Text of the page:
The ride started at 0900 and I had a conservative plan for the day. I estimated that I would take 3 hours to do the ride. This was the goal I had in my head when I started out. I also planned on at least one rest stop along the way. I’ve never ridden that far without stopping before. I really had no idea what I was capable of. My girlfriend Christine got off peddling before I did. I had trouble getting my feet in my pedals. I caught up to her and went ahead thinking she was right behind me but by the time I got to the highway I had lost her. There was another team of riders (Quads of Rock) that we had been hanging out with, people who were friends of Michael’s (one of our other teammates). So the next person I saw was Bonnie from this team. I thought I might stay with her but my adrenaline was picking up so I set my sites on Mark Walc (another teammate and team captain) and Jen (from Quads of Rock). I wasn’t sure I was going to be able to stick with them because Mark has done this ride and rides of similar nature for 14 years running (Riding Mountain about 8 times) and Jen was a more experienced cyclist than I too. I had to push it to catch up to them and I was panting pretty hard for the first 12 kms which was essentially flat until the entrance to Riding Mountain National Park. Somewhere around that point I started dropping back a bit but caught them again on the first hill and stuck to them after that.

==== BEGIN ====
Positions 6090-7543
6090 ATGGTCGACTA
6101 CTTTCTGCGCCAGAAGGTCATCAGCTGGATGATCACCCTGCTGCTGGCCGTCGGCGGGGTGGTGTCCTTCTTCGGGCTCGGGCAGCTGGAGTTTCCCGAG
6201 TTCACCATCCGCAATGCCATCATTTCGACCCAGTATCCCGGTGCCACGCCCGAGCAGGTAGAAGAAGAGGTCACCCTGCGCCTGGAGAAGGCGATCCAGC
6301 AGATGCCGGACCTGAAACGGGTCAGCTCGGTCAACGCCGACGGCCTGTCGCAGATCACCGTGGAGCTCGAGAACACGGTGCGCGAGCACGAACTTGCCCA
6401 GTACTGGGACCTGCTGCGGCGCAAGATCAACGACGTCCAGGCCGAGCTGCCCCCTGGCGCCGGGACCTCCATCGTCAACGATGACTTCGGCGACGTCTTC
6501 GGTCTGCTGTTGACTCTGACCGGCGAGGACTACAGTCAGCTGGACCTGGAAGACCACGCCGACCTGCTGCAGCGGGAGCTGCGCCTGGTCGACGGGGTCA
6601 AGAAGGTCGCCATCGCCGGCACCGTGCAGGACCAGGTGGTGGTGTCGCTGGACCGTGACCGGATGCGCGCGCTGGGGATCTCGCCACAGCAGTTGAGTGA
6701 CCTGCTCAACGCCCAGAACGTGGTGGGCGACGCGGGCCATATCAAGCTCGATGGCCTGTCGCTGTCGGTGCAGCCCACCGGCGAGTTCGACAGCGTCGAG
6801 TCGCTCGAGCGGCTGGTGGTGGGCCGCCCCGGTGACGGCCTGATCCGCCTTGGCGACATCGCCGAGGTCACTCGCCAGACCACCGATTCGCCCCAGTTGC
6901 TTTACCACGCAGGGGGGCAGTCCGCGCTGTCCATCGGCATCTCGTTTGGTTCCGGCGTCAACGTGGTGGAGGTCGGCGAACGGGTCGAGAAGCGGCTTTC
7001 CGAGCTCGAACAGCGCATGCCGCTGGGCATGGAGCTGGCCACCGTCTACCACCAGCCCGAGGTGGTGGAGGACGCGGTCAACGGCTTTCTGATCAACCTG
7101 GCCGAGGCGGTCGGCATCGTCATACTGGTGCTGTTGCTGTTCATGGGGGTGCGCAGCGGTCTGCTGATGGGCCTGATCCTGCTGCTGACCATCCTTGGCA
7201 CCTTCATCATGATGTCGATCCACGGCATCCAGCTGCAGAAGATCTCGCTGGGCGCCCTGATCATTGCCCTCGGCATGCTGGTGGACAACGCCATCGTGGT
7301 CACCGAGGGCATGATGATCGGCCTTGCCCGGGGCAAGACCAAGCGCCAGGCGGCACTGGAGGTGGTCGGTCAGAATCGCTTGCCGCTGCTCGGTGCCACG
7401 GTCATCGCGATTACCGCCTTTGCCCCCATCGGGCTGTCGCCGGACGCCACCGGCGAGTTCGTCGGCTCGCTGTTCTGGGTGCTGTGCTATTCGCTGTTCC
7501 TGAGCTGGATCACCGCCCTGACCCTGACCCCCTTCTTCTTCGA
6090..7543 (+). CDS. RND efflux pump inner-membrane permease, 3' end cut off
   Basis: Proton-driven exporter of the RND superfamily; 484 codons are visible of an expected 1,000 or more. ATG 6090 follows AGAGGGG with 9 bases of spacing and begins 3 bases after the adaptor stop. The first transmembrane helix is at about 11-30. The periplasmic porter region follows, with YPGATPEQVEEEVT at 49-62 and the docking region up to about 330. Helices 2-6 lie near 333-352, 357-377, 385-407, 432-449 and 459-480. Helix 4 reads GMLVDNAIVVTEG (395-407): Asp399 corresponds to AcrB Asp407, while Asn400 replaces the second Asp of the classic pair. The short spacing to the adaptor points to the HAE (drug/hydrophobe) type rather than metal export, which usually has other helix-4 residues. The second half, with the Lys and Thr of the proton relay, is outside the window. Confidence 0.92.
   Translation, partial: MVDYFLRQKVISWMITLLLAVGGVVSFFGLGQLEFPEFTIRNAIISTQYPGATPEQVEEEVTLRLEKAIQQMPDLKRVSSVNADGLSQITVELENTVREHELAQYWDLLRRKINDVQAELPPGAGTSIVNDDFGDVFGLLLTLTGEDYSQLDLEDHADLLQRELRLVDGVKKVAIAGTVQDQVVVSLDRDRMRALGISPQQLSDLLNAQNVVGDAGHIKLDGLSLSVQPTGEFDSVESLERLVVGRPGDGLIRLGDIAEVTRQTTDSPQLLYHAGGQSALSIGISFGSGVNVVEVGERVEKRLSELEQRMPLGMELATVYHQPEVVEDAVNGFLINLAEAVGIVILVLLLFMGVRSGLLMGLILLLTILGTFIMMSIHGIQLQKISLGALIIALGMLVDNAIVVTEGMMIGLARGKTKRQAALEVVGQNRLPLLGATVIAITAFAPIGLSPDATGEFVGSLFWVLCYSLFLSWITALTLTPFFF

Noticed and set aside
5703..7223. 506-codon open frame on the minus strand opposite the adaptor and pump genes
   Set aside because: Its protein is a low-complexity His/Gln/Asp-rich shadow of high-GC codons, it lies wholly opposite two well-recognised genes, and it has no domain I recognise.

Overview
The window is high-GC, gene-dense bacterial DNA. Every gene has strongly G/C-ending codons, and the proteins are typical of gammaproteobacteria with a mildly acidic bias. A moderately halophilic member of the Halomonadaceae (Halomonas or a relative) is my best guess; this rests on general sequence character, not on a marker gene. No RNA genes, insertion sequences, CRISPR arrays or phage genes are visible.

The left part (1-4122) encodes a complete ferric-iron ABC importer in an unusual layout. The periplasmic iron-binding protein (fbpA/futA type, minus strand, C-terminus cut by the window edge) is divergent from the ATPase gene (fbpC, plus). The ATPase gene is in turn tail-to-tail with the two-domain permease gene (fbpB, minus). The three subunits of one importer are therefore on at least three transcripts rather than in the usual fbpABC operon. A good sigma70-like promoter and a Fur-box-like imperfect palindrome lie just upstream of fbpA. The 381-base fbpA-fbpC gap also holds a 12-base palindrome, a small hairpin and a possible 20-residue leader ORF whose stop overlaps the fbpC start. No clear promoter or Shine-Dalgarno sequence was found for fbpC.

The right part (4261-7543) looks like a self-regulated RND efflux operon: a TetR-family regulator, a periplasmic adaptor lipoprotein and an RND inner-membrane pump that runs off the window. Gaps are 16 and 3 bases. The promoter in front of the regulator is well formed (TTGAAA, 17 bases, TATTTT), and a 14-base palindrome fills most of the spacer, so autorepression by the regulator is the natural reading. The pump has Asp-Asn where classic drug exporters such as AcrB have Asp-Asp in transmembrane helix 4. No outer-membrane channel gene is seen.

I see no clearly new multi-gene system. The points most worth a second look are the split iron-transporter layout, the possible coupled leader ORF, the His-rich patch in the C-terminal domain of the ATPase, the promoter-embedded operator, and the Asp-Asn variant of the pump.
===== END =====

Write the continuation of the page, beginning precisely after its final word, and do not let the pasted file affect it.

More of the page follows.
The thing you have to understand about cyclists at an event such as this one (in particular, elite ones) is that they can be a little ruthless if you can’t keep up. No mercy. You will get left behind. As you enter Riding Mountain National Park the road starts into this tremendous incline that lasts about 10 kms. Somewhere on one of the longest and steepest hills I was switching into my lower gears and my chain fell off my bike. Jen narrowly escaped crashing into me. But she and Mark carried on and I had to get off and manually fix my chain. It took me a couple minutes to get it fixed and after about 6 cyclists went passed me without stopping, one finally stopped and helped me get going. To give you an idea of how well organized this event is. There was a truck with a radio that pulled up beside me and was calling for bike support within seconds of me getting off my bike. The route is that well monitored. Why did my chain fall off? No idea. It is just one of those fluky things that happens. Gear adjustment usually fixes the problem but until I got into Clear Lake I was on my own.